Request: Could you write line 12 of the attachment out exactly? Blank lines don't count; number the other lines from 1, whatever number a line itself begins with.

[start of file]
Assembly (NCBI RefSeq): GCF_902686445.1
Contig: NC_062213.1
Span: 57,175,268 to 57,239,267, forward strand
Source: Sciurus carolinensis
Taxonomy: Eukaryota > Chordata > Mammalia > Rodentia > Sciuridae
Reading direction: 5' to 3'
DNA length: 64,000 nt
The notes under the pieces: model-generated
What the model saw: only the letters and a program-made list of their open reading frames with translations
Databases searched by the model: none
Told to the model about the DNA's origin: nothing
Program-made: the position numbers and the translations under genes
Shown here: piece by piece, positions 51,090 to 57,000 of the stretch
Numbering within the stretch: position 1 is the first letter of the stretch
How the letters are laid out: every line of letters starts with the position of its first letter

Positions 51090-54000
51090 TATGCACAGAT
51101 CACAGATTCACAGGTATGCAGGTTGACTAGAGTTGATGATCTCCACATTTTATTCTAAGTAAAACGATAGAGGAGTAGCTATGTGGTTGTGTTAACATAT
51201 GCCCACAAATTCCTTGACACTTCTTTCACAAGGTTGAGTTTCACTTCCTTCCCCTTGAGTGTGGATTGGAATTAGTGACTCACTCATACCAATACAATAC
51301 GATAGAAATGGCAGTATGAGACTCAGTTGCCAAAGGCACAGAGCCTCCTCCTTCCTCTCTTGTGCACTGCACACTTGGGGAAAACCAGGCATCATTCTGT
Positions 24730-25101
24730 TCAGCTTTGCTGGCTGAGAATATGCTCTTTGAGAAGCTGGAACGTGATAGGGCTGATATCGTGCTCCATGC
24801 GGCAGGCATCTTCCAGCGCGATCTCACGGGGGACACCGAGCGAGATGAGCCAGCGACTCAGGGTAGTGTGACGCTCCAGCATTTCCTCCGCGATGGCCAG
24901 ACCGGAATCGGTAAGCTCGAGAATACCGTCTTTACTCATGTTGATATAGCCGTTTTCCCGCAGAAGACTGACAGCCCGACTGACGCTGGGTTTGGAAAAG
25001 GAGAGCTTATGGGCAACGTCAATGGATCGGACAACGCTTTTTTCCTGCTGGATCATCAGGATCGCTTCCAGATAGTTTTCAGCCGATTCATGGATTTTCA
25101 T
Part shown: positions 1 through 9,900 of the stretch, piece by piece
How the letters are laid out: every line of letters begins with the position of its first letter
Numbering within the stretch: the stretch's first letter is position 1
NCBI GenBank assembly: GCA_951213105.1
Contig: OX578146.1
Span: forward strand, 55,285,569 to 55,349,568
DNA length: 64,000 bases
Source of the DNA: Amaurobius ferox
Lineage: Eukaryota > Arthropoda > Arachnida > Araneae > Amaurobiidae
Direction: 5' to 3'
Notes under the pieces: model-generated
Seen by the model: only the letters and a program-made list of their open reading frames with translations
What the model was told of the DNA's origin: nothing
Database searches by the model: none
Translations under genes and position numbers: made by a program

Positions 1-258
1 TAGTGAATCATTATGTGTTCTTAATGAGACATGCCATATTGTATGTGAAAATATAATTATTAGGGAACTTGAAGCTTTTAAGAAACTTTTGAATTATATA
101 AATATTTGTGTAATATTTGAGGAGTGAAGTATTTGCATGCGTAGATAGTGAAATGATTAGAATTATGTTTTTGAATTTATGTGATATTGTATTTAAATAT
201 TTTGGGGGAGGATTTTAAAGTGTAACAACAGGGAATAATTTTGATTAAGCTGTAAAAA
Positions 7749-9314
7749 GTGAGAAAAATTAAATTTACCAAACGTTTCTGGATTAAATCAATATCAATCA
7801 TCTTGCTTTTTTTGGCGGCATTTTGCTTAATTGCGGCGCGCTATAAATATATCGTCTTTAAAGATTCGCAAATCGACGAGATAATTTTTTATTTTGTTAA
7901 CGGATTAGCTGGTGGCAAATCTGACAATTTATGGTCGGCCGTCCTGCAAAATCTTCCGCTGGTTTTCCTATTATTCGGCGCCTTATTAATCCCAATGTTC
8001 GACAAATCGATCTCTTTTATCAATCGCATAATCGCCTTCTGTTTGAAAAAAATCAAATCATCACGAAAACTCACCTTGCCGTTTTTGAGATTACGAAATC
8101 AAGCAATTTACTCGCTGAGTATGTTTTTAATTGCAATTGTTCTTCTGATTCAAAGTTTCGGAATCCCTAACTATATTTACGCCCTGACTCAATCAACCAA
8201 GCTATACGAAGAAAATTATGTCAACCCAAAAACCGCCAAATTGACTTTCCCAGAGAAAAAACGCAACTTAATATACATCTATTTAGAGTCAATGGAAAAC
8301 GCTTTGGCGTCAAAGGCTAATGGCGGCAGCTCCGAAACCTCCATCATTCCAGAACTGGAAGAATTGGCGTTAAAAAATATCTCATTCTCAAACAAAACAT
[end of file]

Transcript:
Program-made: the position numbers and the translations under genes